The following commentary comes from an independent investor or market observer as part of TheStreet's guest contributor program, which is separate from the company's news coverage.
Exhibit 1: China Target vs. Real GDP Growth Rates
Sources: Central People's Government of the People's Republic of China, IMF; as of 03/05/2012. IMF estimated growth rates are based on constant 1990 prices in Chinese yuan.
NEW YORK (
) --Chinese officials caused quite a stir when they lowered their 2012 economic growth target to 7.5%. Many already fretted a Chinese hard landing in 2012, and if Chinese growth were indeed to match the target, it would be the slowest expansion since 1990. However, recent history suggests Chinese growth should exceed those low expectations.
Historically, China's official growth target has been the lower bound of a range -- an easily attainable threshold they can boast of beating at year-end (under promise, over deliver, as the saw goes). As shown in Exhibit 1, real Chinese GDP growth has handily trounced the target every year since 2000 (the earliest official data available), nearly doubling it in 2007. In 2004, the last time China forecast 7.5% growth, GDP grew a robust 10.1%. That's not to say 2012 will match that pace, but growth on par with recent years seems plausible.
Even if China's growth rate slows somewhat in percentage terms, it would likely still increase in dollar terms, given the lower percentage rate that would apply to a significantly higher base. Exhibit 2 plots China's annual percentage and dollar GDP growth from 1984 through 2011 and the IMF's forecasts for each from 2012 to 2016. Over the past five years, as the growth rate ranged from 9.2% to 14.2%, China's GDP grew by roughly $2.8 trillion. IMF growth forecasts through 2016 are a bit slower than recent years', but that would still yield an additional $4.1 trillion in GDP -- the highest five-year increase China has ever seen.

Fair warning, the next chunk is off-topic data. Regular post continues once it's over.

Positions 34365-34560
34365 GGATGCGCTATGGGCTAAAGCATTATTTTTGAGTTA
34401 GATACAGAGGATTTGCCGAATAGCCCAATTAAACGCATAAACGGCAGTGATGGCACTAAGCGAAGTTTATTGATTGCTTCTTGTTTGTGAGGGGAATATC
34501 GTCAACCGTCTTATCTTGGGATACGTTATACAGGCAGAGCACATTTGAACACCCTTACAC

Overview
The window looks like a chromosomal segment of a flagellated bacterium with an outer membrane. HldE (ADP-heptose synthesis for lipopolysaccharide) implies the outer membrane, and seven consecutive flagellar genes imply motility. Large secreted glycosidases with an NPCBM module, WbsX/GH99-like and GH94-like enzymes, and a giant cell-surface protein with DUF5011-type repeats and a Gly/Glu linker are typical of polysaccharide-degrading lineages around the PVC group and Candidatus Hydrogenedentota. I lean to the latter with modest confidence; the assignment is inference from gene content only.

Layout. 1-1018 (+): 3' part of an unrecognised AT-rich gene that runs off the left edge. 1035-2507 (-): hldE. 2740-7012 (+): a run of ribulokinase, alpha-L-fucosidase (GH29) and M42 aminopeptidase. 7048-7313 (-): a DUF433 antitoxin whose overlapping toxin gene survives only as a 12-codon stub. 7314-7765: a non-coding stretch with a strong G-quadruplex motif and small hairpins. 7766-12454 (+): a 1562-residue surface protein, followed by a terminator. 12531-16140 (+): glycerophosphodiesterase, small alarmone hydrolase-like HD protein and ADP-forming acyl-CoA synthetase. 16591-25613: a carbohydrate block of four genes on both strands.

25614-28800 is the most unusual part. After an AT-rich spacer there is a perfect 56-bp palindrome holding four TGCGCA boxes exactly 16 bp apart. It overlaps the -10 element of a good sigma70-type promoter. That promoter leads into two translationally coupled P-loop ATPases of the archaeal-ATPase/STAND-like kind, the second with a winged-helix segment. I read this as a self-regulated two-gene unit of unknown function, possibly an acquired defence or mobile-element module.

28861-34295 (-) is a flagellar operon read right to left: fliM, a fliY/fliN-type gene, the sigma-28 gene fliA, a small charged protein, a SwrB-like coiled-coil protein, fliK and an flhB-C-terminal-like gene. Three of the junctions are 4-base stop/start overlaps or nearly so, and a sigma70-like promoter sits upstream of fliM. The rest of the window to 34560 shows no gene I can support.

Exhibit 2: Chinese Annual GDP Growth, Percentage vs. Dollars
Sources: Thomson Reuters, IMF; as of 03/05/2012. Dollar GDP growth is measured in 2011 dollars, with the current exchange rate held constant.
As we've written, 2012 is a Chinese "election" year -- citizens elect new local leaders (China having a one-party system, they choose between communists and communists), and the party elite select the new president and premier. Planned transitions have the potential to sow dissent --the party factions passed over for promotion could launch a power struggle, and civil unrest could erupt.
Careful economic management can mitigate these risks, though. If growth is robust and inflation under control, citizens are likely to be a lot more content, top to bottom. Also, despite 35-plus years of liberalization, China's is a command economy, so officials can use available throttles to manipulate the economy fairly well to suit their aims. Last year they reined in inflation (which required allowing growth to slow), likely setting the stage for a planned acceleration during the transition -- matching what China's done during prior power transitions.
In our view, their likeliest means of juicing growth is through higher loan quotas -- a key means of controlling monetary supply. Annual loan quotas aren't officially announced, but the rumored quota for 2012 is 8 trillion yuan, up from 2011's 7.5 trillion yuan. Chinese officials have also shown signs of loosening in recent months -- lowering banks' reserve requirements, relaxing risk weightings on small business loans and reportedly increasing quotas for foreign investment. All suggest officials have their sights set on higher growth in 2012, despite the subdued official target.
An accelerating China isn't just good for that nation -- China's a major cog in the global economy. If Chinese growth speeds and the U.S. economy stays strong as we expect, not only does global growth likely continue, but it should provide a nice tailwind for stocks in 2012.
(This article constitutes the views, opinions, analyses and commentary of Fisher Investments as of March 2012 and should not be regarded as personal investment advice. No assurances are made Fisher Investments will continue to hold these views, which may change at any time without notice. In addition, no assurances are made regarding the accuracy of any forecast made herein. Past performance is no guarantee of future results. A risk of loss is involved with investments in stock markets.)
This commentary comes from an independent investor or market observer as part of TheStreet guest contributor program. The views expressed are those of the author and do not necessarily represent the views of TheStreet or its management.